Secure Aggregation in Federated Learning is not Private: Leaking User Data at Large Scale through Model Modification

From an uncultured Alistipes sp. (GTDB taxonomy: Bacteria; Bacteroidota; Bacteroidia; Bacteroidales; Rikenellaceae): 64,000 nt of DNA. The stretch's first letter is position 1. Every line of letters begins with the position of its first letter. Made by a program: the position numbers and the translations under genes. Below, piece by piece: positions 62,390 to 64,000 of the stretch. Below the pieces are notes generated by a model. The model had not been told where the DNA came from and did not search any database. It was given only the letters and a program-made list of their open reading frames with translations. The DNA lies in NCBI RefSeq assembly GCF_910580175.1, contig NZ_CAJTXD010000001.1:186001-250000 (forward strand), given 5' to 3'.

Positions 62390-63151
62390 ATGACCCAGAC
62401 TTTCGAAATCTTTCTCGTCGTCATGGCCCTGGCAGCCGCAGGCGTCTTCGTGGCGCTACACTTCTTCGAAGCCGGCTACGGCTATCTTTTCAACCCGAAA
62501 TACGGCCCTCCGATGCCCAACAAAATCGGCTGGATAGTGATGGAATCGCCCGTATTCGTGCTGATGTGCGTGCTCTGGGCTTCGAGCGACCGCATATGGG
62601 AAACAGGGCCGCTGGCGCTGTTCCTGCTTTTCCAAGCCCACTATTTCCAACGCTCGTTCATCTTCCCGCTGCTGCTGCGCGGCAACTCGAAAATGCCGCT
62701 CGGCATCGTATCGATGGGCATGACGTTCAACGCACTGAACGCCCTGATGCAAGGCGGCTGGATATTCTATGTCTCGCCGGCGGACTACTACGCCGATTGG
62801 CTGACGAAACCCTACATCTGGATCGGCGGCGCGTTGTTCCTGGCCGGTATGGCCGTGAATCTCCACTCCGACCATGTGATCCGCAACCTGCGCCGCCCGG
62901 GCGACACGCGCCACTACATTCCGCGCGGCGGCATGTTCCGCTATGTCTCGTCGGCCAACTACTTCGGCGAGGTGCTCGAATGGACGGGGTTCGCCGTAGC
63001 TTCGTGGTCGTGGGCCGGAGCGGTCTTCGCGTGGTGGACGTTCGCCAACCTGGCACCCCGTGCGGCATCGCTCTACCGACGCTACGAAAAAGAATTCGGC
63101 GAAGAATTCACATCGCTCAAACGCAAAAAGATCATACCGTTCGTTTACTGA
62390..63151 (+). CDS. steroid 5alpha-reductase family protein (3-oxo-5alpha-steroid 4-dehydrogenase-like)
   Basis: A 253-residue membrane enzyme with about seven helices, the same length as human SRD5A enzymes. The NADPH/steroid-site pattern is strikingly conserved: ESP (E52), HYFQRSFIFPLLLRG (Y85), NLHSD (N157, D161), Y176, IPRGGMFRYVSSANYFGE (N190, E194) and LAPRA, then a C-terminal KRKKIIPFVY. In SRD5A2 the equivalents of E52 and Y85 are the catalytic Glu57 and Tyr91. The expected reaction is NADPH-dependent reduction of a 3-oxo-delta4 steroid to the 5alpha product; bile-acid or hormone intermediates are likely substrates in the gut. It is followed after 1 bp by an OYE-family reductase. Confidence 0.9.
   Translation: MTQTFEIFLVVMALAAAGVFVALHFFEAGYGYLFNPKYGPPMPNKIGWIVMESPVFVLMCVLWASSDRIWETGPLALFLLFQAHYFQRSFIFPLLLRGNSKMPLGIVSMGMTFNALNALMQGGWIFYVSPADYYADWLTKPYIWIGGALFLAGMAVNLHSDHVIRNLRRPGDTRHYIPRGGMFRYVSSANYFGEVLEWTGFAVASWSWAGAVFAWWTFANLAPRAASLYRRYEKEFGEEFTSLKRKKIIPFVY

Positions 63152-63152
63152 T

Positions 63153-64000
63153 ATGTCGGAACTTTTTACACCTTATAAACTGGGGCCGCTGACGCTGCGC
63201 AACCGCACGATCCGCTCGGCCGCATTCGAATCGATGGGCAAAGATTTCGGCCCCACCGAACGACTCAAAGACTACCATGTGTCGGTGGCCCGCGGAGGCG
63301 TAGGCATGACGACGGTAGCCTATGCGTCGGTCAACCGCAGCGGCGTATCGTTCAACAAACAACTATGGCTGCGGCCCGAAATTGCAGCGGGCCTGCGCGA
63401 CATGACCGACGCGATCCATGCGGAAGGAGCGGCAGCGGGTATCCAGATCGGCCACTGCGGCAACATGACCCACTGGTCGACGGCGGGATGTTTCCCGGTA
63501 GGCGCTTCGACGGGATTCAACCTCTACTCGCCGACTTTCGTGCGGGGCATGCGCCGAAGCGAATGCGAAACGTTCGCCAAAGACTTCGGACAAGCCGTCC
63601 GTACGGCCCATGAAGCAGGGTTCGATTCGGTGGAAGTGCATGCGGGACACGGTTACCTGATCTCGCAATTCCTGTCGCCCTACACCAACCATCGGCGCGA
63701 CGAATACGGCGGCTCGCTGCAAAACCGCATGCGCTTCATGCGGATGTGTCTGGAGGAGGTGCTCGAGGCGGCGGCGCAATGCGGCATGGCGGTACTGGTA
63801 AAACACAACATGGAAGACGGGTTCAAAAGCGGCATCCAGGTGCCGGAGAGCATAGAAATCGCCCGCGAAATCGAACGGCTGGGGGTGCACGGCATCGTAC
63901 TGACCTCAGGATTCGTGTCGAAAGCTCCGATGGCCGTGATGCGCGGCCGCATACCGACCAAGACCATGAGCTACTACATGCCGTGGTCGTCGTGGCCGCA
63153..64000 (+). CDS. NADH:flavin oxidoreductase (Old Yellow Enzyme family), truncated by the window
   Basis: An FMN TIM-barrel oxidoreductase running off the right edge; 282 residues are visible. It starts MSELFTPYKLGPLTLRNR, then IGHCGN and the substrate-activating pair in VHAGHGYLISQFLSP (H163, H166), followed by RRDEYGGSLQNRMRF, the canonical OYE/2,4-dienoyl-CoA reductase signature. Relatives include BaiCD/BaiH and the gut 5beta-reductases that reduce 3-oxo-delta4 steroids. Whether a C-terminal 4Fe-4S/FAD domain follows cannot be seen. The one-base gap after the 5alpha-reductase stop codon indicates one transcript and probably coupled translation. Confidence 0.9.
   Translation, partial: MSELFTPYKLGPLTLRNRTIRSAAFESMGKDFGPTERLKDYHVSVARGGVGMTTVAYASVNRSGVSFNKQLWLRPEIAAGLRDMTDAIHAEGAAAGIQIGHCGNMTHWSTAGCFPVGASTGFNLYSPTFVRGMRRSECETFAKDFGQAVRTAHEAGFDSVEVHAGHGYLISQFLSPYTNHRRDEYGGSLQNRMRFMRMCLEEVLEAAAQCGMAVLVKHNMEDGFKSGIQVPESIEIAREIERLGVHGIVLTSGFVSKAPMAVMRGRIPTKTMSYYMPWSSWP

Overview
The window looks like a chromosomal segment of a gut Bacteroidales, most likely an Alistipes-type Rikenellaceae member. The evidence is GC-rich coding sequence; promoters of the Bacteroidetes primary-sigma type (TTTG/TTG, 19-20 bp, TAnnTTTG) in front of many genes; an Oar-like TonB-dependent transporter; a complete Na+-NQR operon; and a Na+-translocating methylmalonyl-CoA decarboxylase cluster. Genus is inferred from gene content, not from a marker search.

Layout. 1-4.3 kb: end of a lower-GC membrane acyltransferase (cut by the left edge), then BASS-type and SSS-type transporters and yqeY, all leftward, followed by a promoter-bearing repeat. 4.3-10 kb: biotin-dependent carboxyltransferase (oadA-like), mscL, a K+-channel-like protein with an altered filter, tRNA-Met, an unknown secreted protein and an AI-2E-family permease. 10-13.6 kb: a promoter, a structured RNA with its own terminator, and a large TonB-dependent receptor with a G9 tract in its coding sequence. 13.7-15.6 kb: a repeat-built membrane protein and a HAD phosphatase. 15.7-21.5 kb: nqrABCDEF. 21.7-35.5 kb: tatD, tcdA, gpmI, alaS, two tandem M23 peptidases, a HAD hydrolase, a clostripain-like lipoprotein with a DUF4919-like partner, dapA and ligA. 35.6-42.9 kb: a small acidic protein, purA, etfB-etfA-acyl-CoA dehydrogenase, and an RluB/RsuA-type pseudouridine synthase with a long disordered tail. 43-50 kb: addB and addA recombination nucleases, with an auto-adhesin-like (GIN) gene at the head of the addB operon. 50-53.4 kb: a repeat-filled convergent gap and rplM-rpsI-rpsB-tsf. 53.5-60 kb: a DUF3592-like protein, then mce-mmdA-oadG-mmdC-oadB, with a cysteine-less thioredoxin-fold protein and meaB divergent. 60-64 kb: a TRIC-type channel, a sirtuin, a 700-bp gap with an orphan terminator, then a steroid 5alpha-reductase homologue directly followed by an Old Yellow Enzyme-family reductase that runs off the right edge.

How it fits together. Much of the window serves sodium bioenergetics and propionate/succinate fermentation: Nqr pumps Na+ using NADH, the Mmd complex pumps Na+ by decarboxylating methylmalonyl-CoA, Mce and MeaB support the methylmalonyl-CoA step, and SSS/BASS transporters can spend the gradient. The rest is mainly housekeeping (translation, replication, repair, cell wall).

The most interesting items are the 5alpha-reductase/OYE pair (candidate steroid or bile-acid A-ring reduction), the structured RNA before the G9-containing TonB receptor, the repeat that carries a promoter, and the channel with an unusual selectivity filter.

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Security and privacy are important concerns in machine learning. End user devices often contain a wealth of data and this information is sensitive and should not be shared with servers or enterprises. As a result, federated learning was introduced to enable machine learning over large decentralized datasets while promising privacy by eliminating the need for data sharing. However, prior work has shown that shared gradients often contain private information and attackers can gain knowledge either through malicious modification of the architecture and parameters or by using optimization to approximate user data from the shared gradients. Despite this, most attacks have so far been limited in scale of number of clients, especially failing when client gradients are aggregated together using secure model aggregation. The attacks that still function are strongly limited in the number of clients attacked, amount of training samples they leak, or number of iterations they take to be trained. In this work, we introduce MANDRAKE, an attack that overcomes previous limitations to directly leak large amounts of client data even under secure aggregation across large numbers of clients. Furthermore, we break the anonymity of aggregation as the leaked data is identifiable and directly tied back to the clients they come from. We show that by sending clients customized convolutional parameters, the weight gradients of data points between clients will remain separate through aggregation. With an aggregation across many clients, prior work could only leak less than 1% of images. With the same number of non-zero parameters, and using only a single training iteration, MANDRAKE leaks 70-80% of data samples.
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